In my previous post, I argued that if developing nations refuse to alter their escalating reliance on dirty coal, we’re all screwed. If they are willing to consider more expensive (at least in the short-term) options, the question then becomes, which alternatives are fastest, cheapest, most practicable, and most sustainable?

"Clean coal" is one alternative. There are others. If you think China and India should focus emission reduction efforts primarily on cleaning up coal rather than shifting to renewables and efficiency, you need a good argument. You have to explain why clean coal is fastest, cheapest, most practicable, and most sustainable.

Here are some familiar but weak arguments in favor of clean coal:

  • China and India have access to a bazillion tons of coal; it’s the only fuel plentiful enough to satisfy their rising demand.

    Irrelevant. There are virtually infinite amounts of sunlight and wind available; we could not possibly exhaust the energy coming up through the earth’s crust; most analysts believe that negawatts could be found as fast as coal plants could be built. The issue is not how much of a particular electricity source is available, but how much electricity produced from that source costs.

  • Coal is cheap.

    Misleading. Dirty coal is cheap, and only if you exclude externalities from the equation. If you make coal clean — i.e., add CO2 scrubbers or sequestration facilities — you make it substantially more expensive. If you price in the externalities, you make it substantially more expensive. If you do both, you make it enormously more expensive. (And to be clear: clean coal is "clean" only vis-à-vis one of its externalities, CO2; other externalities include destruction of landscapes, mining accidents and deaths, particulate air pollution, water pollution, respiratory and nervous system health ailments, and intensive water use.) In short, coal’s "cheapness" is an illusion. It might still be true that, externalities excluded, clean coal is less expensive than R&E, but it’s never going to be "cheap" like unregulated coal is cheap. All the alternatives to dirty coal are more expensive.

Here are some familiar and plausible arguments in favor of clean coal:

  • Sunk costs and inertia.

    China and India don’t feel like they have any time to waste; they are moving millions of people out of poverty. They know how to mine coal, build coal plants, and hook them up to growing cities. No one yet knows how to industrialize sustainably, with a network of distributed renewable power sources linked via a smart grid to carbon neutral buildings, electric vehicles, and electrified inter-city public transport. Switching over would mean, to use the venerable cliche, rebuilding the ship while it’s sailing — or in China’s case, rebuilding the speedboat while it’s zipping through the waves … using an experimental new speedboat plan that no one has proven seaworthy.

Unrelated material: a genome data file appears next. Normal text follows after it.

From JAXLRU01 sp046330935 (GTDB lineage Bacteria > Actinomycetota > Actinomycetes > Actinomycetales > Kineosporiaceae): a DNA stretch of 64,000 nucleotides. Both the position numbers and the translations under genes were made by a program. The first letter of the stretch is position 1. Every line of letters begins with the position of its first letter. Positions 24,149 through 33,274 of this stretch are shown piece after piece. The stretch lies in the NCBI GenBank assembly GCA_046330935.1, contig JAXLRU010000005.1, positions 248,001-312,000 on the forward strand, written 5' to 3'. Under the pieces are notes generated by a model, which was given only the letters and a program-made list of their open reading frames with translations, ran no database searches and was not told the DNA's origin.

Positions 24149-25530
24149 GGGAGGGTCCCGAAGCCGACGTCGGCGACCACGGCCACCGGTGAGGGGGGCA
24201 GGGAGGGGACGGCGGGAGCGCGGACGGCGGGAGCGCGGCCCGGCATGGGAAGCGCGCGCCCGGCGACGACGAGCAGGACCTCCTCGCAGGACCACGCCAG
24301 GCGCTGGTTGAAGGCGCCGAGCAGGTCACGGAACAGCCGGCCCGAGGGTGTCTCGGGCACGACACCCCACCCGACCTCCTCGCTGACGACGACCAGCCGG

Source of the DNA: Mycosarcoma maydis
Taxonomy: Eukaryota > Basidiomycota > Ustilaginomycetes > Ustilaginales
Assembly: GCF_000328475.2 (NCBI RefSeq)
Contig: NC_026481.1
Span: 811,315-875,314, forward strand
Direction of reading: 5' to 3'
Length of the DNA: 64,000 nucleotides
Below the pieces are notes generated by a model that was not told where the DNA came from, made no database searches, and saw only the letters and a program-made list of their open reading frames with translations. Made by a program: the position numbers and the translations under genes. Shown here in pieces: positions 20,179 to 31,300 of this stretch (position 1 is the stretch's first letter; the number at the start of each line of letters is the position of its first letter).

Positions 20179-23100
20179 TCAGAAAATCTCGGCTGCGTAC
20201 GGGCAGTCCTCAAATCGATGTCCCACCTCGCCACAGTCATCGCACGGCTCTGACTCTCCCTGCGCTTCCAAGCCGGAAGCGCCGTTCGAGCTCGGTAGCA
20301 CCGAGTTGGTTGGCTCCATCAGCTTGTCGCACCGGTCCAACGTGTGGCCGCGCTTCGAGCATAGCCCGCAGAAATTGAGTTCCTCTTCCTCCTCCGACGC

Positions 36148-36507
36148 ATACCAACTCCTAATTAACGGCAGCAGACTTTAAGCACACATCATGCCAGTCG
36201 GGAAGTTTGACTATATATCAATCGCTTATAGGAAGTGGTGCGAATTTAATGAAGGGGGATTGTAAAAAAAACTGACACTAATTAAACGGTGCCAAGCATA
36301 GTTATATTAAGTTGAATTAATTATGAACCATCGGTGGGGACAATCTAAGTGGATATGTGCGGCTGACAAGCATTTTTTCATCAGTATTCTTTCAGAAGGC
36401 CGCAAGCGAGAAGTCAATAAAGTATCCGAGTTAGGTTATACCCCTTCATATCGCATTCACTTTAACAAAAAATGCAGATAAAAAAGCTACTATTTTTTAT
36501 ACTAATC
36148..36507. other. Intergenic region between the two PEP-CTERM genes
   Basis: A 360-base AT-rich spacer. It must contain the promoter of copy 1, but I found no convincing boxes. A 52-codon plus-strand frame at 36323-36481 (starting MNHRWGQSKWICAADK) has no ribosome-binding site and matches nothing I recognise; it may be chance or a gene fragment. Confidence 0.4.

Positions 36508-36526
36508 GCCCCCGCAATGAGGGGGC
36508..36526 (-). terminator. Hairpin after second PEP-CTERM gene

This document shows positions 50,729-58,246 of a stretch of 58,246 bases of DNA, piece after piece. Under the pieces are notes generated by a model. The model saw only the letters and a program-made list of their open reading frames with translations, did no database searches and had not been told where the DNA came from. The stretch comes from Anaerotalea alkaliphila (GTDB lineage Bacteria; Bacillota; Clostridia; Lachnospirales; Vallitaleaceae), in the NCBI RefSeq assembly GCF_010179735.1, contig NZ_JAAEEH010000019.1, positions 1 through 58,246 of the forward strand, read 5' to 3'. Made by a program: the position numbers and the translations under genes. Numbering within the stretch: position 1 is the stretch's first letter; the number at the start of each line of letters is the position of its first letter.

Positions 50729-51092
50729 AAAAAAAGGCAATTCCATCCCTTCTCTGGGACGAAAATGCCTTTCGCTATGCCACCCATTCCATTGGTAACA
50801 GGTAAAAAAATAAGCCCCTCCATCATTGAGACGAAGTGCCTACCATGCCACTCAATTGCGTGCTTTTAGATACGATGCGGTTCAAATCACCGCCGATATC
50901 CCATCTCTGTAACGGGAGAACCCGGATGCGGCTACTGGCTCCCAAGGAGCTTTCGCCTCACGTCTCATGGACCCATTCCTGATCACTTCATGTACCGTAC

• Path of least resistance.

    Even if moving to R&E would yield a net economic benefit, it would be more difficult. It’s one thing to slap scrubbers onto existing coal plants, or even to build different kinds of coal plants (IGCC). That fits in China’s current social, political, and economic arrangements. It does not disturb the basic centralized hub-and-spoke electricity model. Moving to R&E means taking a holistic approach to electricity, diversifying and distributing supply while working aggressively on demand reduction. Such a program would require enormous investment of capital — not just economic but political and social capital. It’s ambitious in a way cleaning coal isn’t.

  • Political pragmatics.

    Just as in America, lots of rich and powerful people in China and India made their fortunes on coal or the cheap power dirty coal provides. Just as in America, they will fight anything that weakens coal’s grip on the economy. Just as in America, the path to lower emissions will be much less contentious if it doesn’t go over coal’s corpse.

  • The possibility of carbon negative energy.

    If developed and brought to scale, sequestration could serve long past the day when coal finally fades. If attached to biomass facilities burning, say, agricultural waste, CCS could yield carbon-negative power. All the biofuel caveats apply … but still.

I agree with Jeremy and others that the arguments above, particularly the first two, put the burden of evidence on those who would spurn coal rather than clean it up. Such an enormous disruption of settled development paths requires compelling justification. I’ll try to offer at least some of that justification in part three.